The Purple One recently sat down with the UK’s Guardian newspaper for a chat, in which he revealed how much he enjoys visiting Muslim countries.  “It’s fun being in Islamic countries, to know there’s only one religion. There’s order. You wear a burqa. There’s no choice. People are happy with that.” As the Guardian points out, the now-Jehovah’s Witness singer’s views sound jarring coming from the same person who’s “Darling Nikki” inspired Tipper Gore to start the Parents Music Resource Center (from whence the ‘parental advisory’ stickers were born).

When reminded of the women who challenge their required Islamic garb, Prince said “There are people who are unhappy with everything. There’s a dark side to everything…If I go to a place where I don’t feel stressed and there’s no car alarms and airplanes overhead, then you understand what noise pollution is. Noise is a society that has no God, that has no glue. We can’t do what we want to do all the time. If you don’t have boundaries, what then?”

He later added “My view of the world, you can debate that forever. But I’m a musician – come to the show for that.”

Okey doke. Prince will be touring Europe this summer, but also plans to meet with President Obama to discuss piracy; the artist has been a vocal critic of digital music, most especially the rampant downloading that costs musicians millions of dollars in profits each year.

“Nobody’s making money now except phone companies, Apple and Google,” he told The Guardian.


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  • Jade

    The fact that some women believe that they must cover what makes them distinctly and uniquely woman in order to be seen as a full fledge human being with intellect speaks volumes.

    Remember, just because there is a cultural practice in a certain region does not mean everyone agrees with said practice.

  • trace21

    The fact that some women believe that they must expose what makes them distinctly and uniquely women in order to be seen as a full fledged human being with intellect/and or sex appeal speaks volumes.

    so you see it seems that no matter what a woman does whether she chooses to cover herself, or expose herself, it will always seem as though she is not in control.

    just to stir the pot a bit =)

    • Dave

      you expressed what i felt in a way i am not eloquent enough to duplicate.
      you’re comment is brilliant and attempts to lead this conversation down a road that leads to understanding.

      stir the pot, improve the stew. well done.

  • AustralianGirl

    @trace21, good point.

    While the burqua doesn’t sit comfortably with me, I don’t believe our Western society ‘liberates’ women, by encouraging/pressuring them to expose their se…xual parts.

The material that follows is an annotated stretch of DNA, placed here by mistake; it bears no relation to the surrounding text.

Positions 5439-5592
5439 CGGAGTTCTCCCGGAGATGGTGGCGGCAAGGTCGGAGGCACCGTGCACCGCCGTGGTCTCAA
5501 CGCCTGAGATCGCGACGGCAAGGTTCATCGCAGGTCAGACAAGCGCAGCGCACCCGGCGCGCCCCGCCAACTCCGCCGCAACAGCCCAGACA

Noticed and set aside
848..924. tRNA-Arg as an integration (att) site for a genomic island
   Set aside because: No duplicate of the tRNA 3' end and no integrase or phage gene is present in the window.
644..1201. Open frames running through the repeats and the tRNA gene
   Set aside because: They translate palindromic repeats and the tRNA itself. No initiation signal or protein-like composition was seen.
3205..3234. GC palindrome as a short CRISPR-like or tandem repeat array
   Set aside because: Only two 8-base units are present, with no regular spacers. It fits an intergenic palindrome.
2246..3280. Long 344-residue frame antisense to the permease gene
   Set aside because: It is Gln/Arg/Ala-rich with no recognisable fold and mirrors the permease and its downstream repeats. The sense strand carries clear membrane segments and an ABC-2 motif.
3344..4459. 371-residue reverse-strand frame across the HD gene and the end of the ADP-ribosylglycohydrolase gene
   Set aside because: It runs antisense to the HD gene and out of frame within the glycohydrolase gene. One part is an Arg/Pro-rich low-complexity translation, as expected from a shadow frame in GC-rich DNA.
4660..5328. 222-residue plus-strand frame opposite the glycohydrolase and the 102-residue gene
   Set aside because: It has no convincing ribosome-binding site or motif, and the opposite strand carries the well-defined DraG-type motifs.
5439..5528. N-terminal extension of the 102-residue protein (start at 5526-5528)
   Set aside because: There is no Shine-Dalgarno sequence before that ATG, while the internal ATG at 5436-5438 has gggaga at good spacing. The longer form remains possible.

Forever trying to please the ‘male gaze’. Women are only valuable insofar as they’re young and hot.

    I think the Muslim hijab women wear is a great balance between the two extremes. Or simply dressing modestly.
    While I don’t entirely agree with other aspects of Islamic cultures, I admire the hijab.

  • Samira

    For clarification, let me say that my comment will NOT use the word burqa. The burqa is the blue material that Afghan women wear that totally covers the face and has a little mesh part for the eyes. I will use the word niqab as it’s the one that covers the face and leaves space for eyes which is what is currently banned in France.

    The niqab is a hot topic of discussion and we can talk about it for days on end. However, as a Muslim woman who is currently living in Egypt, I can really say that the niqab is not a problem at all. Fair enough that some women are forced to wear it in places like Afghanistan but, that’s the only place that comes to mind when it comes to countries that enforce a code of conduct in terms of covering the face. In fact, Afghanistan USED to previously do that when the Taliban were in power but now a new government, women can even walk around with their hair uncovered.

    Saudi Arabia is another country tarred with the brush that the government forces women to wear the niqab. That really isn’t the case; in Saudi, it’s more of a cultural thing and the majority of women do cover their face however, my mother, a woman in her late 40’s lives there and walks around without her face covered and she has yet to have anybody lash her or stone her for choosing to not cover her face.

    I’m now living in Egypt which is one of the most liberal Arab countries such as countries like Palestine, Lebanon and Syria. The dress code isn’t even a topic of discussion in this part of the world. You see women here wearing short girls and they’re walking next to a woman wearing a niqab. In the Muslim world, we don’t always have discussions about the unfortunate case of the Western woman and how she faces peer pressure to conform to societies standards by getting a boob job and we don’t have discussions about the dress code of Muslim women. We co-exist and it really isn’t a problem here so I don’t see why people are ALWAYS talking about the way Muslim women dress. All those women are doing is exercising their free will to dress however they see fit and that’s it.

    I also have a suggestion to make to a lot of women, instead of just taking the media for what it is and believing that Muslim women are oppressed, try to reach out to Muslim women and actually ASK them how they feel about the way they dress. I’m sure they’ll tell you that it’s not a big of a fuss as non-Muslim’s make it out to be.


    • Samira

      short skirts *

  • I love Prince with all my heart but he’s not the most insightful…

    Here’s me shoting him out on his bday: